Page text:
Botanical Treatments for Insect Bites and Stings
I’ve gone over this a little bit in previous posts on injuries and surviving in the Southwest, but it bears repeating in it’s own post.
Ants – We’ve got big red ants with great big hill castles. These critters are fierce and full of formic acid. I’ve seen many an ant attack swell up to amazing proportions, sometimes even bruising or radiating pain into joints, the lymph system or turning into an instant mind-crushing headache. Especially when children are involved, it’s important to treat right away because it is possible for an allergic reaction to occur. Usually the only treatment needed is a single drop of Larrea oil. This usually results in nearly instant resolution of pain, and a quick reduction in swelling and reaction. If there’s a more systemic reaction happening, I have the person chew a few Yarrow leaves, which usually takes care of it. If not, I give them a small chunk of Osha root or a few drops of the tincture.
Mosquitoes – Prevention is the best medicine, and I’ve found that rubbing myself with Monarda, Yarrow and Catnip leaves tends to discourage the little suckers (yes, a very bad pun) quite well. Some people prefer a stronger essential oil mix with similar herbs. You can also make a spray with Yarrow tea or diluted tincture. On the other hand, wearing yummy smelling flower fragrances like Honeysuckle and Rose will make them flock to you. I usually treat bites with some mix of infused oils, especially Lavender, White Sage, Mugwort and Larrea. A Plantain spit poultice also works very well. And my own personal preference is diluted or neat tinctures of Rose and Mugwort, goodbye itch.
Scorpions – Our scorpions are not deadly, unless you have a rare reaction. Generally, their sting causes a great deal of initial pain followed by numbness, itching and irritation. If you get stung multiple times (Wolf once got stung about six times on his legs, all at the same time) you’re more likely to have an immune reaction. For the actual sting, Larrea infused oil is ideal, re-apply every fifteen minutes to half an hour until symptoms lessen appreciably. If you are in the SW, get stung and by some horrible mishap don’t have any Larrea, then a spit poultice of Yarrow, Mugwort and Plantain is probably the next best thing. For any kind of allergic reaction to the scorpion I suggest Osha, Yarrow or even some Peach.
Cone-Nosed Kissing Beetle – You really really want to avoid these. After the initial bite (which you probably won’t feel) you’ll be afflicted by a ferocious itch for at least twenty-four hours. It’s that annoying can’t sleep, eat or think kind of itching too. If you do get bit and realize what’s gotten you you can treat it with (come on, guess!) Larrea oil and cut the itching intensity at least in half and reduce the duration to a few hours, sometimes bypassing it all together.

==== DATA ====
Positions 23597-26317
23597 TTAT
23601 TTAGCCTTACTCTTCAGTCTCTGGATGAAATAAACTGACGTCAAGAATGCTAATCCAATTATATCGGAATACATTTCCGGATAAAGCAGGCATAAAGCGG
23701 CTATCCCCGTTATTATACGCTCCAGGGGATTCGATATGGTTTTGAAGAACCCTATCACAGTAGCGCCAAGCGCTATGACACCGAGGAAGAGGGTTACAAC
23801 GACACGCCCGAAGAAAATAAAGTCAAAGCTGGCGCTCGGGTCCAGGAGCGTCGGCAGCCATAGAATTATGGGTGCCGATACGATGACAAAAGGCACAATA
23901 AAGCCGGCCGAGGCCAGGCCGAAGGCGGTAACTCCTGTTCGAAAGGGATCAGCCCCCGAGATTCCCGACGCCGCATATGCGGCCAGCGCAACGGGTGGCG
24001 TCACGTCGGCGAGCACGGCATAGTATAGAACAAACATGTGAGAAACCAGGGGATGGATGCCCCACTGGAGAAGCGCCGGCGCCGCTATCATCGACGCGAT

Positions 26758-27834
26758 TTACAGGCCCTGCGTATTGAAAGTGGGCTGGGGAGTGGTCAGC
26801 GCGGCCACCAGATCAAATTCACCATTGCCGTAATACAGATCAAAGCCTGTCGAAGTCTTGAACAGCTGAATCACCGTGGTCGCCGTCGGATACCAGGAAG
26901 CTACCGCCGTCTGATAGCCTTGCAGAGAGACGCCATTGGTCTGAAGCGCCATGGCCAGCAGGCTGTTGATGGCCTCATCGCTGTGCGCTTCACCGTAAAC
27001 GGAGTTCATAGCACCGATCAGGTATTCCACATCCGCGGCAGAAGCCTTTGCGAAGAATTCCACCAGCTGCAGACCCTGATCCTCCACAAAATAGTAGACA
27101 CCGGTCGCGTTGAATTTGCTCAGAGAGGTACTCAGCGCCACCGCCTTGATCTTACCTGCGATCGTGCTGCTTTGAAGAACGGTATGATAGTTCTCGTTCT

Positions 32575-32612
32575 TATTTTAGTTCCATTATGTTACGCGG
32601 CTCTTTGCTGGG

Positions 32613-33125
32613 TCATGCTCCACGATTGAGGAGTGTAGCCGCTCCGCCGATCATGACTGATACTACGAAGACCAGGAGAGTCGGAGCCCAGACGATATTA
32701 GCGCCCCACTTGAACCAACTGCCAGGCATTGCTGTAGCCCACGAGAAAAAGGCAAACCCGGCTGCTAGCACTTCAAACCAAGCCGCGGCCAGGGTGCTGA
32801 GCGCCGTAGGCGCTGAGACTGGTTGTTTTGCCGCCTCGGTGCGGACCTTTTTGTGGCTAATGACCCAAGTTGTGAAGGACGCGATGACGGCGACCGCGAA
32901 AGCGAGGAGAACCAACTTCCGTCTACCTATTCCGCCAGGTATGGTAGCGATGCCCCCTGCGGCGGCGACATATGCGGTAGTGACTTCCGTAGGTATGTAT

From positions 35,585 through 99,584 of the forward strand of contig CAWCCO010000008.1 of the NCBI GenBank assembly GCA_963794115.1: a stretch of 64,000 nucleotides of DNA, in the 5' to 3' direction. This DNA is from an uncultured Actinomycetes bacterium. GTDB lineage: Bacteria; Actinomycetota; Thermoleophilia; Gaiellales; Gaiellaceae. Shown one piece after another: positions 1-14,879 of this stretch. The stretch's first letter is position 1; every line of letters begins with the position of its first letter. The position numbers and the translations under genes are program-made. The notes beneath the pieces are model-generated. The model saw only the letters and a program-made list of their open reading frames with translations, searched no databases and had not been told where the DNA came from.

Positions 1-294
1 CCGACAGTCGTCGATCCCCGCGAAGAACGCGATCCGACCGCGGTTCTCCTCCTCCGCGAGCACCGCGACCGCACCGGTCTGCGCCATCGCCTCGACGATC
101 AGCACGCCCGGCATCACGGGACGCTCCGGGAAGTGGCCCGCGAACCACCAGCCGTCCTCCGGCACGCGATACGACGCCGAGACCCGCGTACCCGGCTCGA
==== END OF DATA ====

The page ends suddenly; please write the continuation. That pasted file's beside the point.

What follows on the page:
Spiders - If you leave them alone, they’ll usually leave you alone. Here in the Canyon we have Black Widows, Brown Recluses, Tarantulas and lots of other fun eight leggeds. They’re mostly very laid back and unseen but it is possible to get bitten. The Tarantulas are what you’re least likely to get bitten by, seeing as they stay in their little dens most of the time, so don’t worry too much about them. Spider bites have an annoying tendency to get hot, swollen and hard very quickly. They can also infect rapidly so I like to use a drawing poultice first thing on all spider bites. Plantain is my very first choice, chewed up, placed on the bite site, covered and then changed every 15 minutes in the beginning. This works best if the bite is found and treated right away. A few fresh Yarrow leaves or a couple drops of Larrea infused oil added in can also be quite helpful. The Plantain is the magic here though, and I’ve tried all the other treatments without the Plantain with far less satisfactory results. Osha and Yarrow can be used internally if the swelling starts to get out of control. If the bite proceeds to necrotize or does not respond to treatment, you should probably go to a doctor.
Hornets and Bees – These respond very well to lots of herbs. Plantain spit poultice is quick and effective. Rose tincture, Lavender oil, Larrea oil…. If there’s a potential allergic reaction then lots of Yarrow should be chewed (by the person who was stung) and then used as a poultice too, being sure to swallow the juice. Osha is the next step up. After that, probably benadryl is a good idea. Anaphylactic shock is no fun.
Caterpillars – You know the spiky looking kind with tortuous, itchy hairs that lodge in your skin when you touch them? Rhiannon’s always getting into these and Larrea oil is the best treatment I know of, it takes the itch down from screaming and yelling level to a small whimper.
Robin Rose Bennett also showed me this summer that fresh Grape Leaves made into a warm poultice can also work very nicely on a variety of insect caused swellings and pains.
I’ve heard jim talk about using Peach for lots of bites and stings, and while I’ve tried this a little bit, I’m looking forward to exploring it more. We had several somewhat serious bites and stings this Summer and I was worried enough to stick to what I know, and thankfully, all the cases resolved just fine. Wolf did have a spider bite lump the size of Texas at one point, but it did resolve, quite nicely, with Larrea and Osha.
A note: My apologies to anyone who’s written to my gmail address and hasn’t gotten an answer yet. That account is malfunctioning at the moment and I’m not always able to access it or write from it.